ASI Wraps Up Annual Convention in San Diego

As it turns out, that rollercoaster ride American wool and sheep producers have been on the past couple of years was actually a Pacific Ocean wave that carried the American Sheep Industry Association into San Diego on Jan. 19-22 for its 157th Annual Convention: Where There’s A Will, There’s A Wave.

The convention theme was a nod to both the location and ASI’s desire to again meet in person after the COVID-19 pandemic forced the association to host a virtual meeting in 2021. Resiliency peppered conversations in San Diego after a COVID-induced wave took its best shot at sinking the industry only to then carry it to record-high lamb prices and steady increases for wool. The American sheep industry proved its buoyancy and sustainability in the process, turning an eye toward the role it can play in slowing (and even reducing) climate change in the years to come.

The well-orchestrated chorus condemning American animal agriculture for its role in global warming is deceptive, according to air quality extension specialist Frank Mitloehner of the University of California-Davis, aka, the Greenhouse Gas Guru. Rather than being the problem, animal agriculture is part of a climate solution.

Those who do not like animal agriculture use the global statistics of greenhouse gas emissions to attack animal agriculture in the United States, Mitloehner said, but production here is vastly different than that in developing countries. Greenhouse gas emissions from animal ag ring in at 3.9 percent in the United States, compared to the global rate of 14.5 percent. For comparison, transportation makes up 28 percent, electricity generation 27 percent and industry 22 percent of GHG emissions in the United States, according to the Environmental Protection Agency.

Emissions from ruminants such as domestic sheep emit methane – a potent greenhouse gas that has a half-life of about 12 years. After that, the methane is broken down and converted back to carbon dioxide, and plants can again photosynthesize and fix the carbon back into cellulose. Grasses and other plants that are high in cellulose are then grazed by ruminants that digest the carbon and continue the biogenic carbon cycle.

But geologic carbon emissions from the burning of fossil fuels linger in the atmosphere for about 1,000 years before being redeposited back into geologic matter. So, emissions from driving a car today will remain in the atmosphere, warming the climate, while emissions from animals are short-lived and recycled back into the environment within about 12 years. Animal agriculture in the United States has reduced its emissions continually during the last 50 to 70 years, primarily through efficiency measures and feed additives, while continuing to feed an ever-growing human population.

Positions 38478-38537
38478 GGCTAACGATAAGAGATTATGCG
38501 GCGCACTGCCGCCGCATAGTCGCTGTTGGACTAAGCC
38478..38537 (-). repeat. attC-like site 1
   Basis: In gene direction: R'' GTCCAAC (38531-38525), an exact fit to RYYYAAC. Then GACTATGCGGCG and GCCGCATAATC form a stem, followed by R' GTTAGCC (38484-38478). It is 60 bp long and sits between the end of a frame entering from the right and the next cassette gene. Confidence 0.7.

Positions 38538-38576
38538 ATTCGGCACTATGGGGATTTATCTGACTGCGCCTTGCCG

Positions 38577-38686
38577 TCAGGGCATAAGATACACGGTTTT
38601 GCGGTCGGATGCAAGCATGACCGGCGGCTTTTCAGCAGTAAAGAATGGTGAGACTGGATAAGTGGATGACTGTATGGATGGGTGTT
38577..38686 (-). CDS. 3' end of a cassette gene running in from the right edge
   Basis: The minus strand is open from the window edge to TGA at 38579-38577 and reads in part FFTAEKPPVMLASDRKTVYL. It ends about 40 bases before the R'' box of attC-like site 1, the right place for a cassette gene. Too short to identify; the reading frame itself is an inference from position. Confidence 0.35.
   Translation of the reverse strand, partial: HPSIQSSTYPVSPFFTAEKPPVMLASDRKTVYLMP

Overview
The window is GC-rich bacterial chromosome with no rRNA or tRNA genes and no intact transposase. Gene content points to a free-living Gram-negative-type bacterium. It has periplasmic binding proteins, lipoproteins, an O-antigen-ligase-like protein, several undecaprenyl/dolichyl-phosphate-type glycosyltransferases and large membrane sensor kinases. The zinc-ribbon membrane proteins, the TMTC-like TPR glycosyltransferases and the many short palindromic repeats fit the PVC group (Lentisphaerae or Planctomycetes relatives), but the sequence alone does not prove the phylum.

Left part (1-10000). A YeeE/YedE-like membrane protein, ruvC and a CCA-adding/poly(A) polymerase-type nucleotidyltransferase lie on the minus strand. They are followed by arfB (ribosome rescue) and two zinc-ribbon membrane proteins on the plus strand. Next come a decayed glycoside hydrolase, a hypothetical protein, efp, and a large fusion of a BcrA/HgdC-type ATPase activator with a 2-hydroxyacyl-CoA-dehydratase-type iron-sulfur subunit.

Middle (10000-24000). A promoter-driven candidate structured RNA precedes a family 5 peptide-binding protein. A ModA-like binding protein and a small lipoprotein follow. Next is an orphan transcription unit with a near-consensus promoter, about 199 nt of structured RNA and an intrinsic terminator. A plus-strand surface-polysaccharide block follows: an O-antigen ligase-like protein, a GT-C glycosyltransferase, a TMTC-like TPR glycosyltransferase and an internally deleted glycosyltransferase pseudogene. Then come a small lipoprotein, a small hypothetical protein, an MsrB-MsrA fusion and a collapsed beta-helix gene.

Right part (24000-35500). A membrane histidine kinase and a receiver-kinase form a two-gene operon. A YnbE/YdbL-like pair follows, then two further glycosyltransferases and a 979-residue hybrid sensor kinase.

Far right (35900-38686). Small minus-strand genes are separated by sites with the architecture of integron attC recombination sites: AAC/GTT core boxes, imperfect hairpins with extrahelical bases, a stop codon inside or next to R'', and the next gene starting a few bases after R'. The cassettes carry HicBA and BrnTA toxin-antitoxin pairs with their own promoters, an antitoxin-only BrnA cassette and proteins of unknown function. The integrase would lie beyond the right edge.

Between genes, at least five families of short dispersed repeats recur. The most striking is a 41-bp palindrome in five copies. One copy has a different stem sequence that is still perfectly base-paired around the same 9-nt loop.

“It’s nothing short of a miracle,” Mitloehner said, noting that forestry and animal agriculture are the major societal sectors that can actually pull carbon from the air and store it – making these industries part of the climate solution, rather than major culprits.

In other news from the convention, sheep producers and industry volunteers elected and re-elected members to the ASI Executive Board during the meeting. John Noh of Idaho was chosen to fill the Region VII spot previously held by Montana’s Randy Tunby – who was not eligible for re-election. Three other regional representatives were re-elected to second terms on the board. They included Laurie Hubbard (Penn.) of Region I, Anne Crider (Ill.) of Region II and Tammy Fisher (Texas) of Region V.

Click Here to read the full convention press release.

Look for complete coverage of the ASI Annual Convention in the March issue of the Sheep Industry News.

 

Changes Announced for Lamb Checkoff Collections

While the American Lamb Checkoff rate is not changing, how the mandatory assessments are collected for animals sold through “market agencies” is changing. The change applies to animals sold through auctions, including sale barns, video/online sales, and sales at shows and fairs.

These auctions will now collect both live weight assessments and per head (first handler) assessments as of Jan. 21. However, the delayed enforcement date for submitting these assessments is March 22. This allows time for auctions to adjust their systems without a penalty for late payments. If a producer or feeder sells animals to a first handler and has already paid the checkoff at an auction, a refund will be issued. To receive a refund, documentation will be required from the time of sale.

The national lamb checkoff – directed by the American Lamb Board – is funded by mandatory assessments (checkoff) paid by all segments of the sheep industry. By federal law, all sheep or lambs of any age – including ewes, rams, feeder and market lambs, breeding stock and cull animals – are subject to the national lamb checkoff assessment at the time of every sale. The mandatory American Lamb Checkoff assessment rates do not change. The live weight assessment is .007 cents per pound and the first handler assessment is 42 cents per head.